Rockies encouraged by growth of resilient Ottavino

A potential future closer, righty working to improve numbers against lefties

Rockies encouraged by growth of resilient Ottavino

DENVER -- The Rockies and right-handed reliever Adam Ottavino would rather not have gone through a disappointing performance in June. But the way Ottavino bounced back could be valuable information for his future.

Ottavino, who has grown into a dependable bullpen member since being claimed off waivers from the Cardinals at the start of the 2012 season, endured an out-of-character June -- 0-2 with a 10.80 ERA and a .446 batting average against in 11 2/3 innings over 13 outings. But Ottavino posted a 2.22 ERA and a .231 average against after July 1. Remove June from his season, and he had a 2.05 ERA and .220 batting average against in 62 games covering 52 2/3 innings.

"It's a lesson that you're never as bad as you think you are when you're going through a bad stretch like that," Ottavino said. "I never questioned my ability at that point. I didn't let that define me.

"That's good to know going forward. You're going to go through struggles again. Hopefully, I can avoid them. But if I don't, I think I'll be quick to get going."

Armed with the understanding that he can rebound from such a struggle, Ottavino could be one of the keys to a bullpen that struggled in 2014.

The Rockies' 4.79 bullpen ERA was the second-highest in the Majors. A large part of that was a low number of innings from an injury-depleted rotation early, but the bullpen didn't pitch well enough to make up the difference. The Rockies likely will seek an impact reliever and depth, but they'll need improvement from pitchers with intriguing track records, like Ottavino.

Ottavino, heading into his first offseason of arbitration, achieved a 2.64 ERA in 51 games covering 78 1/3 innings in 2013, which led to more important innings in 2014. With the exception of one month, Ottavino met expectations.

Ottavino's scoreless relief

However, Ottavino must improve against left-handed hitters, who hit .347 against him in 2014, while righties batted .238. In 2013, the numbers were .328 for lefties, .197 for righties.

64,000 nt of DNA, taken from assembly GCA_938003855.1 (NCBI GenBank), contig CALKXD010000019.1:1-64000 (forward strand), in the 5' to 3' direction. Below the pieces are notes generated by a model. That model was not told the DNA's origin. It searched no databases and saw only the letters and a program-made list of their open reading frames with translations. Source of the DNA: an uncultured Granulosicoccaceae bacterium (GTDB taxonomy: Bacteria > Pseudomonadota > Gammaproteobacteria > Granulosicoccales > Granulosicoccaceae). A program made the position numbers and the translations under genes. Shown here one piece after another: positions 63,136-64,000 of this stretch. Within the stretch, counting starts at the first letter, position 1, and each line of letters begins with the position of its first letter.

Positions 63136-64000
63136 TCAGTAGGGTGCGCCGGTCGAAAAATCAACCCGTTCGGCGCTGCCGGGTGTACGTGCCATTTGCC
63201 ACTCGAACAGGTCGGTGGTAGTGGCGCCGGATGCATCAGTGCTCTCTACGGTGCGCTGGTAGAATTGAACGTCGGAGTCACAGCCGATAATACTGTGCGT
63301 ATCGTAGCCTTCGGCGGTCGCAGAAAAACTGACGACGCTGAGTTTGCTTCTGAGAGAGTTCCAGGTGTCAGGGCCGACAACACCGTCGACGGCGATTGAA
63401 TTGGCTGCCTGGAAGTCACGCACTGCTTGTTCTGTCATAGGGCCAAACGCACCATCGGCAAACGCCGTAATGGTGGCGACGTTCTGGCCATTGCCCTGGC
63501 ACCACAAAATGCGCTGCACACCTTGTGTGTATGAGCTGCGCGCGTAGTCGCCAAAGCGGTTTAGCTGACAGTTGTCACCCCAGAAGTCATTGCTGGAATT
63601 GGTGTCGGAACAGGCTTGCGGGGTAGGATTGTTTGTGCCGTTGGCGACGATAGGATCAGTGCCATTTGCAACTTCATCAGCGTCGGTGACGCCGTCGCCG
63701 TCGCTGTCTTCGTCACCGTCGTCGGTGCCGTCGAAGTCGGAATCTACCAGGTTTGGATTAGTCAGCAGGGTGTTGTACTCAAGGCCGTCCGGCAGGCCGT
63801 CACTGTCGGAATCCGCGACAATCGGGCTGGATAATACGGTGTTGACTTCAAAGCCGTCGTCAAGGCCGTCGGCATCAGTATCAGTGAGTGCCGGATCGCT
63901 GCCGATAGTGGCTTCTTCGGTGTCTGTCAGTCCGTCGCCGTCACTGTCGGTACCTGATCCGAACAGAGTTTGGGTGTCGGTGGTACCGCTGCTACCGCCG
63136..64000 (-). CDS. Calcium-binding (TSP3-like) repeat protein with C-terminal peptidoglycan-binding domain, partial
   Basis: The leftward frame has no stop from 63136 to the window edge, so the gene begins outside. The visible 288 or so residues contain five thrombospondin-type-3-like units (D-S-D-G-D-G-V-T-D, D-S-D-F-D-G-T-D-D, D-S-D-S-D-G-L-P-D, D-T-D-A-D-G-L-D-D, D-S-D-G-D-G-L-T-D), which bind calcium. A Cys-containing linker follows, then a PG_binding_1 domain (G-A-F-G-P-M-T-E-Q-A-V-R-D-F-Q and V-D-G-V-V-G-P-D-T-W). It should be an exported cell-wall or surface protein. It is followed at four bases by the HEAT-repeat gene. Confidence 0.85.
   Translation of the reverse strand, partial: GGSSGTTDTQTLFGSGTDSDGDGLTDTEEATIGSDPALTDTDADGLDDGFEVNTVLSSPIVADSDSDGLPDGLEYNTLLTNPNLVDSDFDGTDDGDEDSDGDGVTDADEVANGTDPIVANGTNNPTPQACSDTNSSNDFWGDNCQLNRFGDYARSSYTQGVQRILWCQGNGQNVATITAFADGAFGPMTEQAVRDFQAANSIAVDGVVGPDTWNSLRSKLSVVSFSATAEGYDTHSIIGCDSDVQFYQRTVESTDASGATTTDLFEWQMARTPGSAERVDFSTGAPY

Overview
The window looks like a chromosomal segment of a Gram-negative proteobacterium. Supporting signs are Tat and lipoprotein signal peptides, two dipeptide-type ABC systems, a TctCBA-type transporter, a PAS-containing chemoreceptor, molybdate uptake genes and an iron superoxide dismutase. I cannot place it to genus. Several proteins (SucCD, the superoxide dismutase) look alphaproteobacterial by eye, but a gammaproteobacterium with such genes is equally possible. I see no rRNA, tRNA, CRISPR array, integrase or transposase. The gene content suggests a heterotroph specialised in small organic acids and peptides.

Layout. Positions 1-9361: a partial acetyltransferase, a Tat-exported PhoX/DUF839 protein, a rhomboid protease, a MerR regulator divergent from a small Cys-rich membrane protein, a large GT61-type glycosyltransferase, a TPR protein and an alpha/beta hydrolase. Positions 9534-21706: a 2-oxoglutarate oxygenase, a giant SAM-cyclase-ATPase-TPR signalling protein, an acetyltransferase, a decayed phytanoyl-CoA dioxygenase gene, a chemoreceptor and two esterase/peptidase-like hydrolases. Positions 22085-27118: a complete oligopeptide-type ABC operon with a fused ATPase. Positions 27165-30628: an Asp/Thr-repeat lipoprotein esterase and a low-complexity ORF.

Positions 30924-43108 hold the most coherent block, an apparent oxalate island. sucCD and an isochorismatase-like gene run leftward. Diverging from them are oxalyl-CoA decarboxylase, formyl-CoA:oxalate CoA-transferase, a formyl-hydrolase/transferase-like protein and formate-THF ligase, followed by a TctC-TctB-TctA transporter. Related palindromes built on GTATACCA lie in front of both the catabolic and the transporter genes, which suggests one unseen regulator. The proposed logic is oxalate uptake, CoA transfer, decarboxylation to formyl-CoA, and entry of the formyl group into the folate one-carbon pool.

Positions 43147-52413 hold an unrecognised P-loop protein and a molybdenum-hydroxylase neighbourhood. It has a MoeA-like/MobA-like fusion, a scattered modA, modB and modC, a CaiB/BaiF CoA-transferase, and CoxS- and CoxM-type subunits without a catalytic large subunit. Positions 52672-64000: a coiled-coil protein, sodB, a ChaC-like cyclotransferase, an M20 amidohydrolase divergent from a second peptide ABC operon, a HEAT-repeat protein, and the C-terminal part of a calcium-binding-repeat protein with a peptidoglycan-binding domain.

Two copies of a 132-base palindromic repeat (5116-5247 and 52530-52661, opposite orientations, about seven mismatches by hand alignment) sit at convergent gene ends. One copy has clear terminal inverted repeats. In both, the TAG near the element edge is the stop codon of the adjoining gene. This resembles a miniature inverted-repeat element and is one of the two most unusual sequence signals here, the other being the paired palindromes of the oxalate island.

Manager Walt Weiss sees Ottavino as a possible future closer, provided he solves left-handers.

"He looks at a lot of information," Weiss said. "He's making adjustments, doing everything to try to be more effective against left-handers. He knows that's the next step for him. But he took a huge step forward this year."

There was some success. In June and August, lefties hit .500 (17-for-34), but he held them to a more respectable .231 in the other months.

Ottavino's main pitches are a slider that's devastating to righties, and a fastball that improved in velocity and command in 2014. But location charts show that he doesn't locate either pitch inside against lefties, and often catches too much of the plate.

Ottavino fans the side

According to PITCHf/x data, Ottavino threw 250 fastballs and 71 sliders to lefties. He also was listed as having thrown one curve and seven changeups -- pitches he didn't use at all against righties.

Moving to the first-base end of the pitching rubber didn't help, so Ottavino plans to tweak his approach against left swingers.

"The answer lies more in pitch selection, and maybe throwing more of a tertiary pitch more often," he said. "I've become a little too predictable against lefties, throwing a higher percentage of fastballs. If I can throw a lot more changeups, sliders or even cutters, I can combat that anticipation on the hitters' part.

"If you look at what I do against righties, I throw a more even split of fastballs [311 in 2014] and offspeed [441 sliders]. I can catch them in between on speeds. I don't have to throw perfect pitches. I just need to do it enough to throw off their timing."

An asset is Ottavino's climbing four-seam fastball velocity, which he attributed partly to pitching at a slightly heavier weight and partly to being fully recovered from two shoulder injuries early in his career.

Ottavino's 94.3 mph average in 2014 was a career high, according to PITCHf/x, with data showing his velocity rose in the latter months, with averages of 94.4 in July, 95.8 in August and 96.7 in September.

A right-handed power pitcher who figures how to subdue right- and left-handed hitters is a potential closer. The Rockies are expected to exercise the 2015 option of veteran righty closer LaTroy Hawkins, but need to develop his successor. Lefty Rex Brothers seemed the heir apparent before his rough 2014. Could it be Ottavino?

"Of course, that's a role that I want," Ottavino said. "I know there are areas I need to progress in, but I have confidence that I'll get better and better at whatever they throw at me."

Thomas Harding is a reporter for MLB.com. Read his blog, Hardball in the Rockies, follow him on Twitter @harding_at_mlb, and like his Facebook page, Thomas Harding and Friends at www.Rockies.com. This story was not subject to the approval of Major League Baseball or its clubs.